• pain, anorexia, nausea and vomiting, and headache.
    • For this reason pretreatment of antipyretic (acetaminophen), antihistamines and antiemetics may be given to decrease the severity.
    • Monitor for adverse effects and pretreatment as ordered. Usually a 1 mg test dose is given over 20 to 30 mins to see if the patient can tolerate amphotericin.
  29. Antiprotozal patient teaching
    Metronidazole should be taken with food , alcohol or alcohol containing should be avoided, dizziness, avoid activities that require mental alertness.
  30. Cytotec taken with NSAIDs for what?
    It effectively reduces the incidence of gastric ulcers in patients taking NSAIDs.
  31. Antineoplastic patient teaching
    • Antiemetics 30-60 min before treatment. May cause alopecia.
    • Provide proper oral hygiene, keep lips moist, avoid harsh bristles toothbrush, avoid spicy foods, alcohol, caffeine, citrus foods/juices, & tobacco.
  32. Immunizations
    Active Immunization Drugs

    • DTap (diphtheria,tetanus and acellualr pertussis vaccine)
    • – 6 wks

    HibTiter H infuenzae) 2-6mths

    Recombivax HB (hep B) – Birth then 1mth and 6mths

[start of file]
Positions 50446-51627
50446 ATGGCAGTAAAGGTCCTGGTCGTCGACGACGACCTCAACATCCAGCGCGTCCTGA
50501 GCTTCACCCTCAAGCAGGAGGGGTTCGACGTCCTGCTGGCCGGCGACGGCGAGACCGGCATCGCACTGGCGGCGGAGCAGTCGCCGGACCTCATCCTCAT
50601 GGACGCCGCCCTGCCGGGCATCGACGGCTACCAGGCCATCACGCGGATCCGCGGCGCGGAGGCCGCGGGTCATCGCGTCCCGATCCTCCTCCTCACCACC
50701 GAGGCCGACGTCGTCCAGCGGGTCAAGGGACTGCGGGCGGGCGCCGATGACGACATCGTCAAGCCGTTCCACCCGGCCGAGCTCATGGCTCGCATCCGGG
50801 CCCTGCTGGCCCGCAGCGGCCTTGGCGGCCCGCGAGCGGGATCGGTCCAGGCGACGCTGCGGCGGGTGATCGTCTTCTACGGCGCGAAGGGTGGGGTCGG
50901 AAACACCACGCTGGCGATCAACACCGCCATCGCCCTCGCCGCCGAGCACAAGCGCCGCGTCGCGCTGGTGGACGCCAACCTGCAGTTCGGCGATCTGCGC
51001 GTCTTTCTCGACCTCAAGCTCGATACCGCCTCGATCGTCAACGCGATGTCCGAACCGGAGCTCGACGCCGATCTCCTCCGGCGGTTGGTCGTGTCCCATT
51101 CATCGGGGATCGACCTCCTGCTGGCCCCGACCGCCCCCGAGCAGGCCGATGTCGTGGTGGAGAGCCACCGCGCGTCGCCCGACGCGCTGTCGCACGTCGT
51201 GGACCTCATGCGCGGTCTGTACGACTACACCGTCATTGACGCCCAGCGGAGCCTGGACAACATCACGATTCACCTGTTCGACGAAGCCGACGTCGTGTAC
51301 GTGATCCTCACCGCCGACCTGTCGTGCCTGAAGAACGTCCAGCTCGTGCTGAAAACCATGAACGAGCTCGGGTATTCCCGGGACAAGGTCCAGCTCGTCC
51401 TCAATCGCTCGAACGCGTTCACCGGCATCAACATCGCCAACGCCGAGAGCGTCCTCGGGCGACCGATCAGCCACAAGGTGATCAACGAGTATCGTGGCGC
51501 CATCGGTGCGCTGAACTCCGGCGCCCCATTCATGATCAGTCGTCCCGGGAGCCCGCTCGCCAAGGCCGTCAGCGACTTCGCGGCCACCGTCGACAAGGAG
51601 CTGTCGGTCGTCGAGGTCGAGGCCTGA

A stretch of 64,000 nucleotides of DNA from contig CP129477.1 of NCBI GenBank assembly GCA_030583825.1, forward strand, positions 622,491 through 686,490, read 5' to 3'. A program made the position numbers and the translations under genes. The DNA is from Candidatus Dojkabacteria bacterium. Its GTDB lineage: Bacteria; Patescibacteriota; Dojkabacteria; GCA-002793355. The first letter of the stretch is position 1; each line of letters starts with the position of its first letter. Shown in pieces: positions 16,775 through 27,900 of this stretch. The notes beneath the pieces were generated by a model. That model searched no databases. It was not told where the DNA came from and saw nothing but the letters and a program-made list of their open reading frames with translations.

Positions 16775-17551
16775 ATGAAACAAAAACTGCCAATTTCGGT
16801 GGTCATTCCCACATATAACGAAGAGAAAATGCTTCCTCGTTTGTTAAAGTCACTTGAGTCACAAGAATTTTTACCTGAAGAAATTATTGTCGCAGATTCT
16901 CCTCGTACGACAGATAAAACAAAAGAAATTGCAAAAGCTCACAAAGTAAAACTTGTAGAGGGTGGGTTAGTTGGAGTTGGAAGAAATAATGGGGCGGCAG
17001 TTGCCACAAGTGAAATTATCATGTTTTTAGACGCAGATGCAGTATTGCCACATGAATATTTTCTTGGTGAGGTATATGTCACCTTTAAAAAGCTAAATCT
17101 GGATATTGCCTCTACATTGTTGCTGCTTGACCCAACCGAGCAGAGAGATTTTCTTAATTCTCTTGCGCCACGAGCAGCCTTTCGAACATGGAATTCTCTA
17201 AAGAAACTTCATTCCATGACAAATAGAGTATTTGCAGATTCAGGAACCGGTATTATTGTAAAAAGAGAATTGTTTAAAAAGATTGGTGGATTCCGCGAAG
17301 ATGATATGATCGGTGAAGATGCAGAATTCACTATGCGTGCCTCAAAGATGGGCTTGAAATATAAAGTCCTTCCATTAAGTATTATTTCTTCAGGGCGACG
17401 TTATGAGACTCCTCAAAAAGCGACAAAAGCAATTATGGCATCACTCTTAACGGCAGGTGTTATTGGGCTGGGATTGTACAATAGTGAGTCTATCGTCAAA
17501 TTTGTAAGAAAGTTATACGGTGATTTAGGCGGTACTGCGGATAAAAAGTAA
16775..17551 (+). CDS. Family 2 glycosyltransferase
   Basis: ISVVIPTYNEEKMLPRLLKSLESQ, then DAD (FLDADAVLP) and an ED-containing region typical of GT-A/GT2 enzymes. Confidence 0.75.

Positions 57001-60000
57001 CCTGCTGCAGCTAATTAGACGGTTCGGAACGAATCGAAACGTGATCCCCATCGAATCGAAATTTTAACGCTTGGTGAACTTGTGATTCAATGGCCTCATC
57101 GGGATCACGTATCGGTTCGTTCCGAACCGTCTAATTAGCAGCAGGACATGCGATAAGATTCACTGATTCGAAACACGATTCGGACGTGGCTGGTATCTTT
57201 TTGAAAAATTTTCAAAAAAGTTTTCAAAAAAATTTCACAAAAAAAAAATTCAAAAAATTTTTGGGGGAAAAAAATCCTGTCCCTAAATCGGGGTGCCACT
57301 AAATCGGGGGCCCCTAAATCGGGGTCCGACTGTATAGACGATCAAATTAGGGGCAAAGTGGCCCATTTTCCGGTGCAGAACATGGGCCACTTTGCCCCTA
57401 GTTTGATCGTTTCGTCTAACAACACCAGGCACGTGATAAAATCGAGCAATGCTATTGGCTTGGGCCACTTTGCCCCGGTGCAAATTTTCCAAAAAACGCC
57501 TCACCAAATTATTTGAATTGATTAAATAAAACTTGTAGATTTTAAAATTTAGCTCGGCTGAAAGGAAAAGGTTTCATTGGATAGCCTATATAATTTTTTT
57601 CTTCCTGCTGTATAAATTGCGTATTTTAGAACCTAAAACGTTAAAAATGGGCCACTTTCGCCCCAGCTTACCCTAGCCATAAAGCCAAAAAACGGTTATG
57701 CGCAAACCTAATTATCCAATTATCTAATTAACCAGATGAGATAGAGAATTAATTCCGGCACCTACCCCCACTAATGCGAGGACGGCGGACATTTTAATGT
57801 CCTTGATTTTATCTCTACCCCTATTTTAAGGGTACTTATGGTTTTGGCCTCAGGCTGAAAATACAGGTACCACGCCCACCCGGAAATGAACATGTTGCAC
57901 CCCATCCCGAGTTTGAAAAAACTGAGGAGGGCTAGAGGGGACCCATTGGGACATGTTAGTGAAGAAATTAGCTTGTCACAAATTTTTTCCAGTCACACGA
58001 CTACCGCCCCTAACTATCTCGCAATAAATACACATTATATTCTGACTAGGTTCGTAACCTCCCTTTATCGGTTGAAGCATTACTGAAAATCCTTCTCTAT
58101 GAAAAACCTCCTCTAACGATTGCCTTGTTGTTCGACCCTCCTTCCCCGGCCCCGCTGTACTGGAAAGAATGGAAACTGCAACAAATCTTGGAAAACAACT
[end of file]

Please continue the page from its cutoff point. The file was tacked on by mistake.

MMRII (mumps, measles, rubella) – peds older than 12 mths
  33. Interferon given when?
    • For the treatment of viral infections, various cancer,
    • and some autoimmune disorders.

    Boost the immune system
  34. Digoxin antidote is what?
    Digoxin immune fab –Digibind
  35. Which lab results can increase the toxicity of cardiac glycoside?
    Potassium.
  36. Selegiline
    • Selegiline is used to help control the symptoms of
    • Parkinson's disease
    • People who are taking levodopa and carbidopa combination
    • (Sinemet). Selegiline may help people with Parkinson's disease by decreasing the dose of levodopa/carbidopa needed to control symptoms, stopping the effects
    • of levodopa/carbidopa from wearing off between doses, and increasing the length of time that levodopa/carbidopa will continue to control symptoms. Selegiline is in a group of medications called monoamine oxidase type B (MAO-B)
    • inhibitors. It works by increasing the amount of dopamine (a natural substance
    • that is needed to control movement) in the brain.

    • •you should know that selegiline may cause dizziness,
    • lightheadedness, and fainting when you get up too quickly from a lying
    • position. This is more common when you first start taking selegiline. To avoid
    • this problem, get out of bed slowly, resting your feet on the floor for a few
    • minutes before standing up.
  37. Coumadin therapy
    Warfarin. Inhibits Vitamin K. Anticoagulant.